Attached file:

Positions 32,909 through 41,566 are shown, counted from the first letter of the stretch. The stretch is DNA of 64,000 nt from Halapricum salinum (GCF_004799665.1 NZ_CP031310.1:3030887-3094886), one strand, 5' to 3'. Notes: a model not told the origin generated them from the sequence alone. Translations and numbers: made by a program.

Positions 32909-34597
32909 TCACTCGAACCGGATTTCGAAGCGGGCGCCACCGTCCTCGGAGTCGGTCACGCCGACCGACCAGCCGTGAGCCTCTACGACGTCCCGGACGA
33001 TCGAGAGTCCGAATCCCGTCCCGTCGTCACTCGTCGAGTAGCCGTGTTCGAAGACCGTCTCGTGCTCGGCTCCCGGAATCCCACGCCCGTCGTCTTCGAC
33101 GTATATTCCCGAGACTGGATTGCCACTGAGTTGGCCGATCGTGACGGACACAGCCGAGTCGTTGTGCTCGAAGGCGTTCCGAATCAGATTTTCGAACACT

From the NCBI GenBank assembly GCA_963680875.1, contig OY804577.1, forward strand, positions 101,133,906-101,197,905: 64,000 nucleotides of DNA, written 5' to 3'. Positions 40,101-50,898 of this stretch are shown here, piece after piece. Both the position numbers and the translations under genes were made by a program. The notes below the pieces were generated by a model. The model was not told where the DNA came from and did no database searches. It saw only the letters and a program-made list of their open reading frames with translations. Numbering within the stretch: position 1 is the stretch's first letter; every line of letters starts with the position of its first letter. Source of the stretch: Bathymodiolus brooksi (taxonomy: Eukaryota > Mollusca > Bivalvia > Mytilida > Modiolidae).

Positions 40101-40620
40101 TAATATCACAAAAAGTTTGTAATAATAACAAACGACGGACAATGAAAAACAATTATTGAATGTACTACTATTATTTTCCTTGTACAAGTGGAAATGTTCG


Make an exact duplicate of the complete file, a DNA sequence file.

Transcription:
Positions 32,909 through 41,566 are shown, counted from the first letter of the stretch. The stretch is DNA of 64,000 nt from Halapricum salinum (GCF_004799665.1 NZ_CP031310.1:3030887-3094886), one strand, 5' to 3'. Notes: a model not told the origin generated them from the sequence alone. Translations and numbers: made by a program.

Positions 32909-34597
32909 TCACTCGAACCGGATTTCGAAGCGGGCGCCACCGTCCTCGGAGTCGGTCACGCCGACCGACCAGCCGTGAGCCTCTACGACGTCCCGGACGA
33001 TCGAGAGTCCGAATCCCGTCCCGTCGTCACTCGTCGAGTAGCCGTGTTCGAAGACCGTCTCGTGCTCGGCTCCCGGAATCCCACGCCCGTCGTCTTCGAC
33101 GTATATTCCCGAGACTGGATTGCCACTGAGTTGGCCGATCGTGACGGACACAGCCGAGTCGTTGTGCTCGAAGGCGTTCCGAATCAGATTTTCGAACACT

From the NCBI GenBank assembly GCA_963680875.1, contig OY804577.1, forward strand, positions 101,133,906-101,197,905: 64,000 nucleotides of DNA, written 5' to 3'. Positions 40,101-50,898 of this stretch are shown here, piece after piece. Both the position numbers and the translations under genes were made by a program. The notes below the pieces were generated by a model. The model was not told where the DNA came from and did no database searches. It saw only the letters and a program-made list of their open reading frames with translations. Numbering within the stretch: position 1 is the stretch's first letter; every line of letters starts with the position of its first letter. Source of the stretch: Bathymodiolus brooksi (taxonomy: Eukaryota > Mollusca > Bivalvia > Mytilida > Modiolidae).

Positions 40101-40620
40101 TAATATCACAAAAAGTTTGTAATAATAACAAACGACGGACAATGAAAAACAATTATTGAATGTACTACTATTATTTTCCTTGTACAAGTGGAAATGTTCG